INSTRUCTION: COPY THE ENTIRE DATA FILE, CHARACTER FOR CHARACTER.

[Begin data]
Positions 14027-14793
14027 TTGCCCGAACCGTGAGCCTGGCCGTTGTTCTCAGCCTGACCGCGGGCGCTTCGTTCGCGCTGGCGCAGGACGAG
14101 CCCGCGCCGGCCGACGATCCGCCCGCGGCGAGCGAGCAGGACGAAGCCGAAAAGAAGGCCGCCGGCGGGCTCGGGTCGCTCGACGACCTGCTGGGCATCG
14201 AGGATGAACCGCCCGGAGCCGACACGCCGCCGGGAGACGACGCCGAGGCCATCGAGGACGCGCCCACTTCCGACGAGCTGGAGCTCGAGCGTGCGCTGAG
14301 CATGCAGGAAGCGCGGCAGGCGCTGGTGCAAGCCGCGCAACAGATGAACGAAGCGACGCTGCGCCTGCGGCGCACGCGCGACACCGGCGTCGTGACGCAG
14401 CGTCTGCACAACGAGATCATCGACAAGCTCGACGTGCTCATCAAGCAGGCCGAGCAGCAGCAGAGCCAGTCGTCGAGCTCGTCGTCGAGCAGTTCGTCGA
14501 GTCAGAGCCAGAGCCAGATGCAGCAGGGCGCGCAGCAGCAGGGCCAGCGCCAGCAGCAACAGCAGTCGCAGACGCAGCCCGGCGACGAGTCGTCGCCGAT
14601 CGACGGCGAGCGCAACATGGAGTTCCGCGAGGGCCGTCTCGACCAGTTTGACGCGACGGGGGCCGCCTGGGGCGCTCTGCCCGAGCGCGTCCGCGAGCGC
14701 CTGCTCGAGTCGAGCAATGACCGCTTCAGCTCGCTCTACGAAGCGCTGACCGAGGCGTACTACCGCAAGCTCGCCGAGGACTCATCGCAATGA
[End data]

Positions 14027-14793
14027 TTGCCCGAACCGTGAGCCTGGCCGTTGTTCTCAGCCTGACCGCGGGCGCTTCGTTCGCGCTGGCGCAGGACGAG
14101 CCCGCGCCGGCCGACGATCCGCCCGCGGCGAGCGAGCAGGACGAAGCCGAAAAGAAGGCCGCCGGCGGGCTCGGGTCGCTCGACGACCTGCTGGGCATCG
14201 AGGATGAACCGCCCGGAGCCGACACGCCGCCGGGAGACGACGCCGAGGCCATCGAGGACGCGCCCACTTCCGACGAGCTGGAGCTCGAGCGTGCGCTGAG
14301 CATGCAGGAAGCGCGGCAGGCGCTGGTGCAAGCCGCGCAACAGATGAACGAAGCGACGCTGCGCCTGCGGCGCACGCGCGACACCGGCGTCGTGACGCAG
14401 CGTCTGCACAACGAGATCATCGACAAGCTCGACGTGCTCATCAAGCAGGCCGAGCAGCAGCAGAGCCAGTCGTCGAGCTCGTCGTCGAGCAGTTCGTCGA
14501 GTCAGAGCCAGAGCCAGATGCAGCAGGGCGCGCAGCAGCAGGGCCAGCGCCAGCAGCAACAGCAGTCGCAGACGCAGCCCGGCGACGAGTCGTCGCCGAT
14601 CGACGGCGAGCGCAACATGGAGTTCCGCGAGGGCCGTCTCGACCAGTTTGACGCGACGGGGGCCGCCTGGGGCGCTCTGCCCGAGCGCGTCCGCGAGCGC
14701 CTGCTCGAGTCGAGCAATGACCGCTTCAGCTCGCTCTACGAAGCGCTGACCGAGGCGTACTACCGCAAGCTCGCCGAGGACTCATCGCAATGA